'Not refugees': Fears grow as Dutton draws line on couple
FEARS a Biloela couple will be tortured if they are forced back to Sri Lanka are mounting, with Home Affairs Minister Peter Dutton refusing to grant the family a visa.
Tamil asylum seekers Priya and Nades, have until February 1 to fight to stay in Australia after their deportation appeal was dismissed in the Victoria Federal Court last month.
In response to an ongoing campaign for the Federal Government to stop the family's removal, today Mr Dutton said Priya and Nades were "not refugees".
Nades and Priya fled the Sri Lankan war and arrived in Australia separately by boat in 2012 and 2013.
They met and married and subsequently had two daughters, Kopika, 3, and Tharunicaa, 1, in Biloela.
But on March 5 last year, one day after Priya's bridging visa expired, the family was removed and placed in a Melbourne detention centre, where they have remained for 10 months.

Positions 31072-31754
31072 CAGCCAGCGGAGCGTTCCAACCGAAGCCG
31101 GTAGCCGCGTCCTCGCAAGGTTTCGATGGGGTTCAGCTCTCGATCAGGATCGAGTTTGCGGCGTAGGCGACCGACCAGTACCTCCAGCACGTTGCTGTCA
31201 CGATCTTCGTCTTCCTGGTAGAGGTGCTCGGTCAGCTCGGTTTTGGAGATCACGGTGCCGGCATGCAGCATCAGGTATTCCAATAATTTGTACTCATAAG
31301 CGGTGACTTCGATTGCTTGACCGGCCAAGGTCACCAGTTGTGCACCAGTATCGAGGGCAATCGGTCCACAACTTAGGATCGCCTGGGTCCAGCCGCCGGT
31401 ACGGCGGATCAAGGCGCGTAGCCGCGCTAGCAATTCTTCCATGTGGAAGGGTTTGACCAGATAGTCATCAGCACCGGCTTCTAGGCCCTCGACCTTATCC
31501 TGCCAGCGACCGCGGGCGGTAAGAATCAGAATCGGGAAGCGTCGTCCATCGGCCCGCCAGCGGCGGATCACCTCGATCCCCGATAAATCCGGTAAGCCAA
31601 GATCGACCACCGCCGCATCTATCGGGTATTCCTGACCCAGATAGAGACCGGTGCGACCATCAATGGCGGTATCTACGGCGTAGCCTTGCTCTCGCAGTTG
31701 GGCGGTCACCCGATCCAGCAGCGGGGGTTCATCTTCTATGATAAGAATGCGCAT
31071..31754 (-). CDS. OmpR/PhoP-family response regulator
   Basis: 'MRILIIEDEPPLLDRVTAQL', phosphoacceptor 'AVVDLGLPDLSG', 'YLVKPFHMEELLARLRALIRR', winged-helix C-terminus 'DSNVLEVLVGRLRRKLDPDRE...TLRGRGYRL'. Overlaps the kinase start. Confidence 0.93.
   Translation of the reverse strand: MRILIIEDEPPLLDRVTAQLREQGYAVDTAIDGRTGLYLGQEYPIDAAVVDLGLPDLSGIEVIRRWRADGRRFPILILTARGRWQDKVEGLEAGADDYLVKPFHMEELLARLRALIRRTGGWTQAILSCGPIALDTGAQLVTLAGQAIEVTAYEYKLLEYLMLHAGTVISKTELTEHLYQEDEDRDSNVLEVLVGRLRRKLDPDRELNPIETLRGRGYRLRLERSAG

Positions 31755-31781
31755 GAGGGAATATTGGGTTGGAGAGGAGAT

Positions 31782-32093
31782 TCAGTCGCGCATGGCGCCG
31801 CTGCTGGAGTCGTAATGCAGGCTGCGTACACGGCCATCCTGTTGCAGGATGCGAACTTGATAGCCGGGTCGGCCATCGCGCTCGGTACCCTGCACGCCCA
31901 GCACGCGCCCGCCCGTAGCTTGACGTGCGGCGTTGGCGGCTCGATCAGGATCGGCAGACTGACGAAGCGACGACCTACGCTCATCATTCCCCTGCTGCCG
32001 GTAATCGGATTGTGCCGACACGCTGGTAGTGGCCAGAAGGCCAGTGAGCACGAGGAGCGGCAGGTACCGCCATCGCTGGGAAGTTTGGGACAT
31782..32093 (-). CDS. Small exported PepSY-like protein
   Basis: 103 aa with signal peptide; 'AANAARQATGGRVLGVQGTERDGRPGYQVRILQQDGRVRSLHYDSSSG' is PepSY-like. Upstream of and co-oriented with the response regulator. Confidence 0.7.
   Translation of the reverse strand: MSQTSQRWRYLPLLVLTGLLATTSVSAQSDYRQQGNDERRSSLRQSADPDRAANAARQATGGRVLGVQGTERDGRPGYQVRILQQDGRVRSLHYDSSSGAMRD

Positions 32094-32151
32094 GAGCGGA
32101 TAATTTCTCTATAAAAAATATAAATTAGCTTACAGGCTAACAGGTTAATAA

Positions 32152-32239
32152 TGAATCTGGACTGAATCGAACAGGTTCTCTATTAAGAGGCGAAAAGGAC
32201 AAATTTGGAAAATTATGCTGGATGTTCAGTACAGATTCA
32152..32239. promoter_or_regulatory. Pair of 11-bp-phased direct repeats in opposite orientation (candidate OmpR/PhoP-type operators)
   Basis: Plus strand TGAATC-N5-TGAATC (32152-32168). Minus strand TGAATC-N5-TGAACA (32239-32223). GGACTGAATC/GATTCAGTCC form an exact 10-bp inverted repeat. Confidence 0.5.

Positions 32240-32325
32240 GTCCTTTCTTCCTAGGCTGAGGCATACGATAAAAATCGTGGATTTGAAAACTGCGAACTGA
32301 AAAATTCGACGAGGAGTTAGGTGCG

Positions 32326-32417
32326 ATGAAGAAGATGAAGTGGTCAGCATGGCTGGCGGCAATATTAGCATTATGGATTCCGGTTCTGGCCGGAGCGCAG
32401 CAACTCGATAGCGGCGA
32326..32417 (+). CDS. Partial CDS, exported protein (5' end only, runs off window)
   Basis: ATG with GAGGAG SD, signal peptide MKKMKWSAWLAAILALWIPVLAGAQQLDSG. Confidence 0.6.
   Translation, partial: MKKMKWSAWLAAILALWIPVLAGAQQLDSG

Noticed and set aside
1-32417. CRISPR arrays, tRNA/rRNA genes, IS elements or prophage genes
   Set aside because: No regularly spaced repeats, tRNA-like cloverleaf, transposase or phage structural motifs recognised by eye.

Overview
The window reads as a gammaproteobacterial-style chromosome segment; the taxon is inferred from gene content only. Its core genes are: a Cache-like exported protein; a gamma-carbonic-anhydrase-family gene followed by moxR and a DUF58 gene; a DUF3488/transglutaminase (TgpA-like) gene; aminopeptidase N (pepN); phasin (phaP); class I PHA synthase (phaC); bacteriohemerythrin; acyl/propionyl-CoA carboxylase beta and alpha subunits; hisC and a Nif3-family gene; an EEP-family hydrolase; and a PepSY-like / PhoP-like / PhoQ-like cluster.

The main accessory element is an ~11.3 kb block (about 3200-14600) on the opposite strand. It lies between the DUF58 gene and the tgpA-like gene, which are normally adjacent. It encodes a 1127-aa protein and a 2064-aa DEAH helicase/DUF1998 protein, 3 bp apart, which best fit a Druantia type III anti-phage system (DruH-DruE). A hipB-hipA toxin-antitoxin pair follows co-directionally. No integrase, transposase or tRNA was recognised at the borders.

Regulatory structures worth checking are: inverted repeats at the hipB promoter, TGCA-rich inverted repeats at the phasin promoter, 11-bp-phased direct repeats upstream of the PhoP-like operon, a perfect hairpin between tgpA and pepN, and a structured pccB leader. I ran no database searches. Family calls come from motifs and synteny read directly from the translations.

Mr Dutton said during every court appeal the family was found not to be genuine refugees.
"I'm sorry to see the circumstance, which is of their own making," he said.
"We support refugees (but) we're not going to allow people to come here by boat and stay here permanently, we've been clear about that."
Biloela woman Angela Fredericks was appalled by Mr Dutton's claim that Priya and Nades were responsible for the detention and impeding deportation of their family.
"Mr Dutton does not know this family ... After living and working and alongside them for four years, we do," she said.
"I've heard Priya and Nades' story and I've seen the naked fear in their eyes when they speak about escaping Sri Lanka."
Tamil Refugee Council spokesperson Aran Mylvaganam worries for the family's fate, should they be forced to leave.
Mr Mylvaganam said Tamils, an ethnic minority in Sri Lanka, were not safe in the country.
"Priya has genuine fear of being persecuted," he said.
"Torture, disappearances and harassment are all still ongoing for Tamils."
Priya and Nades were two of the 50,000 Illegal Maritime Arrivals to arrive in Australia between 2008 and 2013, who received Bridging Visas and were released into communities while their applications for protection were heard.
If the Federal Court's last decision is upheld, the family can be deported back to Sri Lanka at any time after February 1.